Tuskegee Syphilis Experiments

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Racism in American society has been deeply engrained into the cultural norms since colonization. Racism has infiltrated every facet of our lives, including in the medical field. This medical racism was particularly portrayed by the Tuskegee Syphilis Experiments, which occurred from 1932-1972. The Tuskegee Syphilis Experiment and its relationship with governmental organizations represent the idea that racism is deeply engrained in American society. Additionally, the discontinuation of the study portrays the attempt to integrate African Americans into society. The Tuskegee syphilis experiments were performed on the campus of Tuskegee College in Alabama. The premise of the study was to view the impact of untreated syphilis in the African American…show more content…
The doctors in the study performed in contrast to known standards within the medical community, such as giving your patient adequate information. This is not only wrong in the case of Tuskegee, but in any social situation. “The USPHS did not tell the men that they were participants in an experiment; on the contrary, the subjects believed they were being treated for "bad blood.”” The total disregard for the patient’s well being in the name of scientific research is not just about the patient’s race, but also about the feeling of power that members of the medical community felt they had. Not only did the doctors in the study conceal information about treatment and infection, but also their justification for this was that it would make an “unfavorable impression on the negro.” The doctor’s justification for the withholding of information is blaming the population that is being wronged. Additionally this justification allowed the study to get away with racial ideals that were not known to public. However, this study could have been stopped if the government had intervened, unfortunately, they condoned the…show more content…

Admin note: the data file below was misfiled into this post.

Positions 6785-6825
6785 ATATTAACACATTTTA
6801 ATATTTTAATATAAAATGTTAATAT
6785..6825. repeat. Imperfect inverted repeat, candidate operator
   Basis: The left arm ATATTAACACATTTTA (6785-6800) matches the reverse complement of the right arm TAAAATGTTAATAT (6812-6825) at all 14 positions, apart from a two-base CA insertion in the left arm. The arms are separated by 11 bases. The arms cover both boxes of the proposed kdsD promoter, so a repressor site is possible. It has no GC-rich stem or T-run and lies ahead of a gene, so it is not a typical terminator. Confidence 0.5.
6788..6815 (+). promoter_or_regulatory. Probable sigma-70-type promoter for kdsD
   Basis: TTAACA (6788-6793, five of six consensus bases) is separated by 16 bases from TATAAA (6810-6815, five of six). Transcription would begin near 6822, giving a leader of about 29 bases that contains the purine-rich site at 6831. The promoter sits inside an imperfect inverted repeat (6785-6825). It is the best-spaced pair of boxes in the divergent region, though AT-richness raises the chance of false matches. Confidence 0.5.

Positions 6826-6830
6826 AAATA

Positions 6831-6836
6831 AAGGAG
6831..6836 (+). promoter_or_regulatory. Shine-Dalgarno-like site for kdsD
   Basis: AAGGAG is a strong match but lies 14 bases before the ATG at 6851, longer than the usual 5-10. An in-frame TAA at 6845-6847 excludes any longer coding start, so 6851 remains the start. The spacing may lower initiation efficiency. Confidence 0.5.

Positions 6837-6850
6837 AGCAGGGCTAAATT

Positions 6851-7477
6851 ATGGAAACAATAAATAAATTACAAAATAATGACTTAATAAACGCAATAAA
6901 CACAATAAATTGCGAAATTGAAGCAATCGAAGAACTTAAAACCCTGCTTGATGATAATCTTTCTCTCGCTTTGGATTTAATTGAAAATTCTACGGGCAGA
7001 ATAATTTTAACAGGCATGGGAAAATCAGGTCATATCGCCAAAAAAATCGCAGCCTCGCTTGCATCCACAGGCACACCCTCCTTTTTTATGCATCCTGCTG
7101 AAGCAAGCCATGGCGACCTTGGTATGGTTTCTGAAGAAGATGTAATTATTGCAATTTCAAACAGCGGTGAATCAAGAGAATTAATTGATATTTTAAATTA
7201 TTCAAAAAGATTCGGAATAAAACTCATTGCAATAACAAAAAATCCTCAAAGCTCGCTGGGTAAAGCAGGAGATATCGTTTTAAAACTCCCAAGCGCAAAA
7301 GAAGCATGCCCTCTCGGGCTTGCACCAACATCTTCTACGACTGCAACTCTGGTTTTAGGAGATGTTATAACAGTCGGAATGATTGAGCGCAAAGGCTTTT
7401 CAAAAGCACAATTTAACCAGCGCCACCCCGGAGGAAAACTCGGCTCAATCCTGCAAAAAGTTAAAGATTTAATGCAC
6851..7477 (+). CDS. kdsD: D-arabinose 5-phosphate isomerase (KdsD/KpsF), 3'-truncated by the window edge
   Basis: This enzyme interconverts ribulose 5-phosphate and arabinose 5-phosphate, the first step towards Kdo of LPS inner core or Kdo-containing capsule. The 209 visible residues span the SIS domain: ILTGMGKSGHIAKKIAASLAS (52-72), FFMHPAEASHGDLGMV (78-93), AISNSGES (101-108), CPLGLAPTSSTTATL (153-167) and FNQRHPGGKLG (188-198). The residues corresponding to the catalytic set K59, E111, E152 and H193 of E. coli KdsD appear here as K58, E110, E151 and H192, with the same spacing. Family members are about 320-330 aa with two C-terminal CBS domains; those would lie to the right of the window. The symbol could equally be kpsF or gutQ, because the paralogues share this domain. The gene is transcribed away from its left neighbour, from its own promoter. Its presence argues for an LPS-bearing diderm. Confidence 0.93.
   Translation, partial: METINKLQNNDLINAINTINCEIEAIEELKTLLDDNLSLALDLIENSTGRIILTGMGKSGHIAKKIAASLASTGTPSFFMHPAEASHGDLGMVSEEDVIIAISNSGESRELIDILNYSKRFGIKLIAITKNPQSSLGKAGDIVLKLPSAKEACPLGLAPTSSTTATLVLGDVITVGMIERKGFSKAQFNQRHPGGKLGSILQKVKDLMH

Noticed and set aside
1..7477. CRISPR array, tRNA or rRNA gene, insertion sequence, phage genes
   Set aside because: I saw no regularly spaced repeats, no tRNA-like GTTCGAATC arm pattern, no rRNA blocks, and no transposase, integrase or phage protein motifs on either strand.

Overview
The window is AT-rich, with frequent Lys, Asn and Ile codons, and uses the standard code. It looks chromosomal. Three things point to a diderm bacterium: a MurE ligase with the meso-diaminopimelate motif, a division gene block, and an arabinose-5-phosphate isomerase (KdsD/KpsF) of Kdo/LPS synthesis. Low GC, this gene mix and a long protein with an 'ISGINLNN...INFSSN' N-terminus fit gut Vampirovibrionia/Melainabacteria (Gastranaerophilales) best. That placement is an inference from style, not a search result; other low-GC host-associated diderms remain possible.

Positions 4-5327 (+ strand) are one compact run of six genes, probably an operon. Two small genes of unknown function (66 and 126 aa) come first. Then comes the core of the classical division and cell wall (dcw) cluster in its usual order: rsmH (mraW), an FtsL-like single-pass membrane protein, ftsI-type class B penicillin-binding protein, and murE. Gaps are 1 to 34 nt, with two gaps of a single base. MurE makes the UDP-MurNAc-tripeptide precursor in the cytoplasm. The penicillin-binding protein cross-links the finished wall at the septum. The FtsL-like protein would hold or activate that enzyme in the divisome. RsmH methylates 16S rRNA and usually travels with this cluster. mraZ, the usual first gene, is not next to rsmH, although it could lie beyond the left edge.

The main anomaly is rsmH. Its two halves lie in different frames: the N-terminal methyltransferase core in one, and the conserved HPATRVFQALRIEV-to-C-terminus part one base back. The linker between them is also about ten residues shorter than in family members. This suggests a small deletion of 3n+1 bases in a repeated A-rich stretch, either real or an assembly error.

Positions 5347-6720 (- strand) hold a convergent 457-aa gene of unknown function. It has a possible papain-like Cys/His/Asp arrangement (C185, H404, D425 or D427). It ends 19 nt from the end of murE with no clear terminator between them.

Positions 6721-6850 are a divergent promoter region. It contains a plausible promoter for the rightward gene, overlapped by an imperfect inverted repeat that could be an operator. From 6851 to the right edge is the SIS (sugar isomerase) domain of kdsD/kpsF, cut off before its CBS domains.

The study acted as a representation of the general public’s view of black Americans. The only reason the study was ultimately discontinued was the public outcry. “On July 25, 1972 the results of her journalist investigation of the Tuskegee Study of Untreated Syphilis in the Negro Male were published. The response to Heller's revelations was broad-based public outrage, which finally brought the Study to an immediate end.” If there was so much public outrage about the study, then the public must want social change to help eliminate institutionalized racism. The public’s radically different opinion than the doctor’s and the government’s opinion was incredibly important to not only the end of the Tuskegee Syphilis experiments, but also to the success of movements for social change. It showed that the public opinion could overcome institutionalized racism in the United States. If change was going to happen in America, it was the public who would make that change, not the people in

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